Lemons are actually from the family line of the small evergreen tree.
They are a yellow fruit used for culinary and non culinary purposes.
Lemons are a great source of vitamin C
Lemons contain significant concentrations of citric acid
Lemon juice, rind, and zest are used in a wide variety of foods and drinks.
Lemon juice is used to make lemonade, soft drinks, and cocktails.
It is used in marinades for fish and can also be used as a short-term preservative on certain foods that tend to oxidize and turn brown after being sliced.
Lemon juice and rind are used to make marmalade, lemon curd and lemon liqueur.
Lemon slices and lemon rind are used as a garnish for food and drinks.
Lemon zest, the grated outer rind of the fruit, is used to add flavor to baked goods, puddings, rice, and other dishes.
The leaves of the lemon tree are used to make a tea and for preparing cooked meats and seafoods.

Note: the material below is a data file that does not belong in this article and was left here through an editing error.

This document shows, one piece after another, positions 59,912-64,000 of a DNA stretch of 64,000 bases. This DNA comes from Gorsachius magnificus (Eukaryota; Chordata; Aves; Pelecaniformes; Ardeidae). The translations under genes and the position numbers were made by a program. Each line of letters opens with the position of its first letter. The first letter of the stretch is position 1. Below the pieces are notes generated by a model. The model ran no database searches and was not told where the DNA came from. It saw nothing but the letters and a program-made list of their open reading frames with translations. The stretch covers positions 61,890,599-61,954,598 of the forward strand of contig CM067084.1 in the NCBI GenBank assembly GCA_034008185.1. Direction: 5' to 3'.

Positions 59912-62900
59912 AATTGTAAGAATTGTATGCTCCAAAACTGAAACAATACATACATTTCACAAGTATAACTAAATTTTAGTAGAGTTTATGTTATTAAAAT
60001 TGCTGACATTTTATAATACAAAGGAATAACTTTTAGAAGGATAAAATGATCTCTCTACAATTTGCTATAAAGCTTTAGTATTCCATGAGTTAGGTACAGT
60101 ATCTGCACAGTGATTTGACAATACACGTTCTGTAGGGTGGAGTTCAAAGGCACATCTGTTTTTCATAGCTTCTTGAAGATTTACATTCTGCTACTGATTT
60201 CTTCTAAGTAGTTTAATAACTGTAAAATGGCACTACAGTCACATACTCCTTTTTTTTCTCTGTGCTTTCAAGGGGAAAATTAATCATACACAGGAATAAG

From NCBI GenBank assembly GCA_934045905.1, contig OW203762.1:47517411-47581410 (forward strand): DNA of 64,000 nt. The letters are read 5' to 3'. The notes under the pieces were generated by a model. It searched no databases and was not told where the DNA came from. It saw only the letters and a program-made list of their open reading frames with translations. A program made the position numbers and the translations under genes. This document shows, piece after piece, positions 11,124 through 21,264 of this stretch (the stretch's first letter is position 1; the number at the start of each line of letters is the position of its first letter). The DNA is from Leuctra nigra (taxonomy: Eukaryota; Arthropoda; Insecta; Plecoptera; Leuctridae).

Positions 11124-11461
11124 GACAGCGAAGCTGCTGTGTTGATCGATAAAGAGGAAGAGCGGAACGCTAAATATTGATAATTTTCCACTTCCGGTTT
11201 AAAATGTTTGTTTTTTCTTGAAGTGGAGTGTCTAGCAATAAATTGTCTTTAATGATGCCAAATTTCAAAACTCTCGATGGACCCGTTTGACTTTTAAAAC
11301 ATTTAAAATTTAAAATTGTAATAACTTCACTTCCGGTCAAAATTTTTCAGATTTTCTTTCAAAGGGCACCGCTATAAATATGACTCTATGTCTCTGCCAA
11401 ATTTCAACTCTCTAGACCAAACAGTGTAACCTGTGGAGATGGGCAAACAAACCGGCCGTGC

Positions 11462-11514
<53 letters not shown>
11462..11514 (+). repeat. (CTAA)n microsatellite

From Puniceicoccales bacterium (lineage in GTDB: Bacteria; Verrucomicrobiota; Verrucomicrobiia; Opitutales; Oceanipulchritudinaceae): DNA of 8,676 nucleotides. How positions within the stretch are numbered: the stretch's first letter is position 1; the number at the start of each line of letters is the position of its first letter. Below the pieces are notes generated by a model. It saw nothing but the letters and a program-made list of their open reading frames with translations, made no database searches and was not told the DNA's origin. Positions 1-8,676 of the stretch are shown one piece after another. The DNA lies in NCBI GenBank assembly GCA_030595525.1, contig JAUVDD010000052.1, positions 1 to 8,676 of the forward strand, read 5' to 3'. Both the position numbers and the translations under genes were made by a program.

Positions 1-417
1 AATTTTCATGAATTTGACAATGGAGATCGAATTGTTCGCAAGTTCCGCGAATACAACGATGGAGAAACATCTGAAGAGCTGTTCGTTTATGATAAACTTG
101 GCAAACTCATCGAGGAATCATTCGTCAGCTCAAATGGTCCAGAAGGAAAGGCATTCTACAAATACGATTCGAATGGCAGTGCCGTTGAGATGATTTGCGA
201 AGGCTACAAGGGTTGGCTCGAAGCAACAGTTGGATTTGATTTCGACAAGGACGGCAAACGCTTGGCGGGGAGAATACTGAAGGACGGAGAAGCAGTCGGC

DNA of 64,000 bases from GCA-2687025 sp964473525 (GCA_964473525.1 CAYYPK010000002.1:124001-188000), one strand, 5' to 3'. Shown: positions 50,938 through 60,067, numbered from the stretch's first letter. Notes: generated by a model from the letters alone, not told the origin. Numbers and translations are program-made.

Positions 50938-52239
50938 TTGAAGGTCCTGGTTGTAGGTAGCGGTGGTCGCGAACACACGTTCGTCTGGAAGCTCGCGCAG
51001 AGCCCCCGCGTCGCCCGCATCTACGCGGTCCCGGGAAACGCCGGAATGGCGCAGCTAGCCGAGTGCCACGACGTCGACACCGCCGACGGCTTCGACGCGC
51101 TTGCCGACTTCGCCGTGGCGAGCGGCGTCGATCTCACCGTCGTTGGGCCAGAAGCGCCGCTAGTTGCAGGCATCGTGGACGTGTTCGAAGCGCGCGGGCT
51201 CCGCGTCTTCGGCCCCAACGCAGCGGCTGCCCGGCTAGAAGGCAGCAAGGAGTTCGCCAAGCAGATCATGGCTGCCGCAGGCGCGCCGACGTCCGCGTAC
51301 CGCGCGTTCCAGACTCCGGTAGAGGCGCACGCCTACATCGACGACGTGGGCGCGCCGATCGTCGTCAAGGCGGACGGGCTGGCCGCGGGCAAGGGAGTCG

The juice of the lemon may be used for cleaning.
A halved lemon dipped in salt or baking powder is used to brighten copper cookware.
The acid dissolves the tarnish and the abrasives assist the cleaning.
As a sanitary kitchen deodorizer the juice can deodorize, remove grease, bleach stains, and disinfect; when mixed with baking soda, it removes stains from plastic food storage containers.
The oil of the lemon’s peel also has various uses and is used as a wood cleaner and polish
Lemon oil and orange oil are also used as a nontoxic insecticide treatment.
A halved lemon is used as a finger moistener.
Lemon oil may be used in aromatherapy.
Lemon oil aroma does not influence the human immune system
Many plants taste or smell similar to lemons. Certain cultivars of basil, Cymbopogon (lemongrass),Lemon balm, Two varieties of scented geranium,
Lemon thyme, Lemon verbena, Limes, Certain cultivars of mint and Magnolia grandiflora tree flowers